March is Women’s History Month, with International Women’s Day marked on March 8th. As with, well, pretty much anything, there is much debate over whether this is justified, what or whose agenda it furthers, who it seeks to celebrate, and so forth. If nothing else, it serves as a reminder of the contributions of daily and historical importance women have made, and our importance in the fabric of society.
This period of discourse has reminded me of a thought that often works its way into my head surrounding the fact that, while I’m not aspiring to minimalism, I am seeking to minimize my footprint of consumption.
As women, we are taught from a young age to minimize the space we occupy, minimize our voices, minimize our bodies. The space we are permitted to grown in, however, is in our consumption. Since the beginning of the retail explosion of the early 20th century, if not sooner, the power of a woman was found in her purchasing power. As much as 85% of purchases in the US today are made by women, for numerous noteable reasons, yet society has somehow perpetuated a degrading troupe of women with armfuls of shopping bags filled with frivolous purchases. It’s as if we’ve been told our worth is in our utility, not our creativity, aspirations, or interests.
So what about women, like myself, that take a stand to effectively take up less space? Those who strive to use fewer things, live in smaller homes, or shrink our physical footprints?
Though I would not describe myself as especially defiant, I would say I am willful and a bit stubborn. By choosing to consume less, I wonder: am I playing right into the hands of the entities and expectations that tell me that, as a woman, I am less? What does it say about me that I would voluntarily “shrink” myself?
Though this is my choice, and not a path I seek to prescribe, does it implicate a deprivation of a means of expression? Does this introduce yet another form of divisiveness among our sex? Does it develop contest of who can go without, who has what skills, what time, and what interests?
I say all this because, reasonable or not, it poses an internal conflict for myself.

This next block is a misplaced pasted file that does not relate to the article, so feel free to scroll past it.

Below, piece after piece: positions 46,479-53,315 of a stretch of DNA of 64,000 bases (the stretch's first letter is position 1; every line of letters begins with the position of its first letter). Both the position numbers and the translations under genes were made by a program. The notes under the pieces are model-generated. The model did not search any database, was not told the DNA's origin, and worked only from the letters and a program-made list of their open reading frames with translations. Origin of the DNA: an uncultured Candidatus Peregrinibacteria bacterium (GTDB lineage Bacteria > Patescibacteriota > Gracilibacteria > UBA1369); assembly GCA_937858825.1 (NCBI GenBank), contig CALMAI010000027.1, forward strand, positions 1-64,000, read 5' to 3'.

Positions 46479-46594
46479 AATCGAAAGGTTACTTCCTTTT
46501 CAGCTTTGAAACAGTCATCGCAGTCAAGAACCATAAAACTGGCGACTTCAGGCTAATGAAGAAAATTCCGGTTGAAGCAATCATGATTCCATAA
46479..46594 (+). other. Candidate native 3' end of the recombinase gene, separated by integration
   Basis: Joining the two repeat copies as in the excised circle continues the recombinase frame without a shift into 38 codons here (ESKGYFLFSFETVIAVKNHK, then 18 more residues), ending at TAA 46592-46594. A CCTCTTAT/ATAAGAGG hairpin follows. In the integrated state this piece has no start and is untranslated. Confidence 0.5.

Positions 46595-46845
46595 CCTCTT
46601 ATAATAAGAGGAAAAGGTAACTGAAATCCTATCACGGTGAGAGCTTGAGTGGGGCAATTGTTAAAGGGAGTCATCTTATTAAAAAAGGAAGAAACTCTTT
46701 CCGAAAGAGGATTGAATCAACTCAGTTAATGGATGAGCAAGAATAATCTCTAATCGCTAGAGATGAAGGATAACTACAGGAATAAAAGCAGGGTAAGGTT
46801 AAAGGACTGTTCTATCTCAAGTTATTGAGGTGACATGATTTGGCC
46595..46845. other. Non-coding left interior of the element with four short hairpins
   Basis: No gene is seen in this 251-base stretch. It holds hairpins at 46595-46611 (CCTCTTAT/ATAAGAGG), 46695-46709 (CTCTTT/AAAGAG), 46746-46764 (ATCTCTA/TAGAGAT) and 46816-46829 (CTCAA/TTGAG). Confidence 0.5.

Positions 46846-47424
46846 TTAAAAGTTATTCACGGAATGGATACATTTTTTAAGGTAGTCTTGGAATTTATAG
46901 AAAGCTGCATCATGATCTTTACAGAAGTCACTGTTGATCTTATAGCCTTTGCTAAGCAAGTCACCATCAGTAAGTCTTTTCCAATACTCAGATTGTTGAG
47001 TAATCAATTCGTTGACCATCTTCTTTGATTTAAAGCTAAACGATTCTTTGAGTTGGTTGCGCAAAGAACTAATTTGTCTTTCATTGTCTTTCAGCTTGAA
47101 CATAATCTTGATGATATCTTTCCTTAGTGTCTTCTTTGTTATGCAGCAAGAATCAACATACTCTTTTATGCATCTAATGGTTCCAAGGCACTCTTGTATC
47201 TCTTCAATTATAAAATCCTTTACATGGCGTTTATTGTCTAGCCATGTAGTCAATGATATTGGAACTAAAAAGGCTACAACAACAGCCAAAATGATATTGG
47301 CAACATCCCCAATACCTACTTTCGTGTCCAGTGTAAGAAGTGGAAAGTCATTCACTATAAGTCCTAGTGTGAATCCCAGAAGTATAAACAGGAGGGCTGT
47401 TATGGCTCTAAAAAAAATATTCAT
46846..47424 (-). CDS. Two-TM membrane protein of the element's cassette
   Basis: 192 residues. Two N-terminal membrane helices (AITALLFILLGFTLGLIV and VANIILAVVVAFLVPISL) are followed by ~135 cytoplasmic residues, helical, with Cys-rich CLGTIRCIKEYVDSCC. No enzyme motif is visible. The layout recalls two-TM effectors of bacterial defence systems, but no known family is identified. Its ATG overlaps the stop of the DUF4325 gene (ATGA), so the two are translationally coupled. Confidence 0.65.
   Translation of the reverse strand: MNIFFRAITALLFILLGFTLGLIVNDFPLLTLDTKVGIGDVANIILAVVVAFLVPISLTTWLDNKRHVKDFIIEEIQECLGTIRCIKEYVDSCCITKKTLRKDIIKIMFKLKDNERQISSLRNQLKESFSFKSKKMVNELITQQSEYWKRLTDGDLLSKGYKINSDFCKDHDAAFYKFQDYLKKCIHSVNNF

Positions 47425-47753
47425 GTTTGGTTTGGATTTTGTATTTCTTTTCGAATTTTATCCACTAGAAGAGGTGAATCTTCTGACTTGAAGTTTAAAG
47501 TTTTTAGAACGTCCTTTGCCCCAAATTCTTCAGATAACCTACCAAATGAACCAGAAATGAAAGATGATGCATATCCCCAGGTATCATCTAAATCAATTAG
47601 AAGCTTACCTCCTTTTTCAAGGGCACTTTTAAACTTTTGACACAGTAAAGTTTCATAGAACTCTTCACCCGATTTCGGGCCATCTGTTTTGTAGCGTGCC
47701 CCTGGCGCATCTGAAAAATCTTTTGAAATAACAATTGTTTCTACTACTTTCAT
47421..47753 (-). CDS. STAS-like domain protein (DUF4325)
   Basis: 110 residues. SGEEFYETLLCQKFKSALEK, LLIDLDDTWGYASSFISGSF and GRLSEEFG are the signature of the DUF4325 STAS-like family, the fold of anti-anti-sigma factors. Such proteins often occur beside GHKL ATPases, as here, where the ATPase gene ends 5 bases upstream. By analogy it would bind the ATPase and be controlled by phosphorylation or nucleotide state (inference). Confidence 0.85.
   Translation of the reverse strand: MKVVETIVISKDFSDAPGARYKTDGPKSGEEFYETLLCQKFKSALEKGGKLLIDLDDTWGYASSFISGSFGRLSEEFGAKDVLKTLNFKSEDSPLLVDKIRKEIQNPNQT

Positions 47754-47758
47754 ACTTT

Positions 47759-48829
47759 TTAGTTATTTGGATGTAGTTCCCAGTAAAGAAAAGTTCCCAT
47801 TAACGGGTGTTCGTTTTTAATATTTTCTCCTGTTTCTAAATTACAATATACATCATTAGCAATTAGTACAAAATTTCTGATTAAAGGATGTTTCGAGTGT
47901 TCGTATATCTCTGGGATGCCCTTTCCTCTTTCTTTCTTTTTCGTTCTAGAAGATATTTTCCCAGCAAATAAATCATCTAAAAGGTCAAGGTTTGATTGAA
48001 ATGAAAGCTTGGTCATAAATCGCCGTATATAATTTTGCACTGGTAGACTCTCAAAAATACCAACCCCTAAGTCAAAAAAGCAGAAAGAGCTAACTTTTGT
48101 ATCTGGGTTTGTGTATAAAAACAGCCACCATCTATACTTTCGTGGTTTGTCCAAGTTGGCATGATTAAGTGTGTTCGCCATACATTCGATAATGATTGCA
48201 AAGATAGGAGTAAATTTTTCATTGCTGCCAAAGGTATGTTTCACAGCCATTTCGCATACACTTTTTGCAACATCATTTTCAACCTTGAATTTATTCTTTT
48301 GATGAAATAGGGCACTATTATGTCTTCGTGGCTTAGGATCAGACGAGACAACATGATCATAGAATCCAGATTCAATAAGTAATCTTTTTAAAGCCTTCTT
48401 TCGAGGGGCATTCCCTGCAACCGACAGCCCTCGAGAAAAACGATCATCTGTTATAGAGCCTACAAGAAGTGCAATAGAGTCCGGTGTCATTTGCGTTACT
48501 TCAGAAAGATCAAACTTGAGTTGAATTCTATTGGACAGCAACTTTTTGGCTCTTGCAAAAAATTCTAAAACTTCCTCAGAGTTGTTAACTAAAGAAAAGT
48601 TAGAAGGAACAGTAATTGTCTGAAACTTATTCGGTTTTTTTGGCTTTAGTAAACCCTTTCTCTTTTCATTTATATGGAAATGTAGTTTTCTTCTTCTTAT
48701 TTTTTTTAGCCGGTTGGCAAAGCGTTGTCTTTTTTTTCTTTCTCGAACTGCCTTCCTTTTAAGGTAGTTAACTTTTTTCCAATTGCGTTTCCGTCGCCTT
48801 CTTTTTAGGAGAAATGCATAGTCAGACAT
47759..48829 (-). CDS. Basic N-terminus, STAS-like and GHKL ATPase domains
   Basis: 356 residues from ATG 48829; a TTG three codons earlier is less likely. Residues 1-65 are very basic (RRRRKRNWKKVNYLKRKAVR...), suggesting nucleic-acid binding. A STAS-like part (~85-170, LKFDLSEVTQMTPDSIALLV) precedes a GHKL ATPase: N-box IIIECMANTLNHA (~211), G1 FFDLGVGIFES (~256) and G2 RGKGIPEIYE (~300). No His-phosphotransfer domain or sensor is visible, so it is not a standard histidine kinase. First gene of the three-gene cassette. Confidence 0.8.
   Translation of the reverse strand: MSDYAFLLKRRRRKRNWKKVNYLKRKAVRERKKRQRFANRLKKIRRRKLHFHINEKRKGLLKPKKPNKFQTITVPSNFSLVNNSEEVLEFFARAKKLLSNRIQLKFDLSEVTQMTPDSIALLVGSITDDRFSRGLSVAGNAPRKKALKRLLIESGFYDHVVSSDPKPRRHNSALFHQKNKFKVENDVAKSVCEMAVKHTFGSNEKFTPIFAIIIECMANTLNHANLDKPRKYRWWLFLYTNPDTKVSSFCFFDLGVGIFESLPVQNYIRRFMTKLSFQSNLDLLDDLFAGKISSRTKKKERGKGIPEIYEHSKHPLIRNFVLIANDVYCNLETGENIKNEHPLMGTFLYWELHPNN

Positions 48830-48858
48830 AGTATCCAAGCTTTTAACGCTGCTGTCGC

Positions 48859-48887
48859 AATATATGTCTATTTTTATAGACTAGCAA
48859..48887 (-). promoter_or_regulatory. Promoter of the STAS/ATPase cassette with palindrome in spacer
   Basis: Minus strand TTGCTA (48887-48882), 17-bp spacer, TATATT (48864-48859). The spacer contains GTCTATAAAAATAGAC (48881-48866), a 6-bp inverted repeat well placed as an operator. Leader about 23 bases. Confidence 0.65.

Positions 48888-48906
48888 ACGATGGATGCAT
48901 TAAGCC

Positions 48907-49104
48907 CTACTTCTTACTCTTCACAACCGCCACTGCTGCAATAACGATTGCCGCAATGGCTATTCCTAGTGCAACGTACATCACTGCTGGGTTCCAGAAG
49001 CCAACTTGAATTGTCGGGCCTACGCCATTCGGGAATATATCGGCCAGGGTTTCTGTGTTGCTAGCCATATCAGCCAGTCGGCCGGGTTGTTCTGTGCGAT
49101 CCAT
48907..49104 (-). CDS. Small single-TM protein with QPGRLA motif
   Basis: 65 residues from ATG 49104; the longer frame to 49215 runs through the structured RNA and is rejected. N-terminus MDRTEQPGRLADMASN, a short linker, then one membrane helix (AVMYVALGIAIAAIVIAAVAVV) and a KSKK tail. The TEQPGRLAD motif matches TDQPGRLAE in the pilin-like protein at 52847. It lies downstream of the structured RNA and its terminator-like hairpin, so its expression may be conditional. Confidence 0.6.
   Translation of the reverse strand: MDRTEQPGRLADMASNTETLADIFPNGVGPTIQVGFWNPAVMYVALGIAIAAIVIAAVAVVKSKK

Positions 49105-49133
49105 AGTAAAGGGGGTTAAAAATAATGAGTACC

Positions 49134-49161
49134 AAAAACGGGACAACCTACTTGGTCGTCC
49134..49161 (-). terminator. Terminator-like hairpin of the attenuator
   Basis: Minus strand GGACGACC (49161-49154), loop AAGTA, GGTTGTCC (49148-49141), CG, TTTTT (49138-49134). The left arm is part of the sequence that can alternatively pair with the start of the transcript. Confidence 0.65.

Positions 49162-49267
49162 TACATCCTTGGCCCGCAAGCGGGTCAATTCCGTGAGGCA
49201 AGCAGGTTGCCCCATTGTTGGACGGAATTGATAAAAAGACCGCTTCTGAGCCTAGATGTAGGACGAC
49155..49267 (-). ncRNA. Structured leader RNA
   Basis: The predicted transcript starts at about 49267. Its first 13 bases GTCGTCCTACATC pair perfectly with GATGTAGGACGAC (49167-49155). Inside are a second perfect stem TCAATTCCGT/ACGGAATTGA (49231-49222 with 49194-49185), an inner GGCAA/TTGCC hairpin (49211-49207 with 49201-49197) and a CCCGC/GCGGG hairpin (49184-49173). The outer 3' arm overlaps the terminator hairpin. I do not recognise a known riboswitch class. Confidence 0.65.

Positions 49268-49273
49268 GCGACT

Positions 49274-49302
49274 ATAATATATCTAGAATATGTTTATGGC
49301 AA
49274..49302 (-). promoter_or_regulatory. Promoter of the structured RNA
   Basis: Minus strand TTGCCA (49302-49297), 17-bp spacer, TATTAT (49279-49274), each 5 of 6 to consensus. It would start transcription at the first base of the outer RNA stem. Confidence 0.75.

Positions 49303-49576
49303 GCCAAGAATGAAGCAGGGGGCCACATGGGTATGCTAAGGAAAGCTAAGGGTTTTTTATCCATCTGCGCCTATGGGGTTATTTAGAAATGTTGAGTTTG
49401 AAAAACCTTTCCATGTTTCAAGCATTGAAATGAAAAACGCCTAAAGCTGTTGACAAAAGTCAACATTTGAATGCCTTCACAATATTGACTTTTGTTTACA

Surrendering space can be a bit scary or frustrating. It reminds me of Garrett Hardin’s Tragedy of the Commons which effectively says that, if I don’t use a resource, someone else will, and my efforts of conservation will be for naught.
But perhaps this can be reconciled if we recognize that, through limiting consumption, we are in essence promoting others, not diminishing ourselves. When we tactfully shrink our personal footprints, we enable and enlarge those of others in a beneficial way – our local farmers, shop owners, makers, neighbors. We are using that aforementioned purchasing power to indicate what it is we truly care about, where our interests lie. By using less, we can be giving more of ourselves.
To my like-minded ladies: we aren’t surrendering the park bench to the sweaty manspreading gym dude (or anyone for that matter, nothing against sweaty gym dudes), we’re just scooting over to fit five more friends.
So the question remains: how do I tangibly reconcile my demand to take less, but live big?
Fortunately, I find the efforts to be quite compatible. Working to consume less does not necessitate a retreat from public or corporate expression, but a shift in the way one could impact their sphere. Conscious consumption & general awareness facilitate:
- The growth of healthy local communities
- Celebration of the true value of material goods
- Support of local businesses
- Voicing concerns and opinions to legislators
- Making your space shared space – community gardens, parks, libraries, community centers, restaurants
So yes, I may be making a decision to live small in a way that is threatening to those who rely on my consumption to support themselves. That’s not the point, but I suppose it is a consequence.
The bigger point is that an effort to consume less is not one that represents retreat, acquiescence, or some kind of forfeiture of existence. It’s a way of taking ownership of our decisions and using our influence to leverage the change we want to see.
Additionally, here’s a compilation of Women’s History Month events in NC from the Division of Natural and Cultural Resources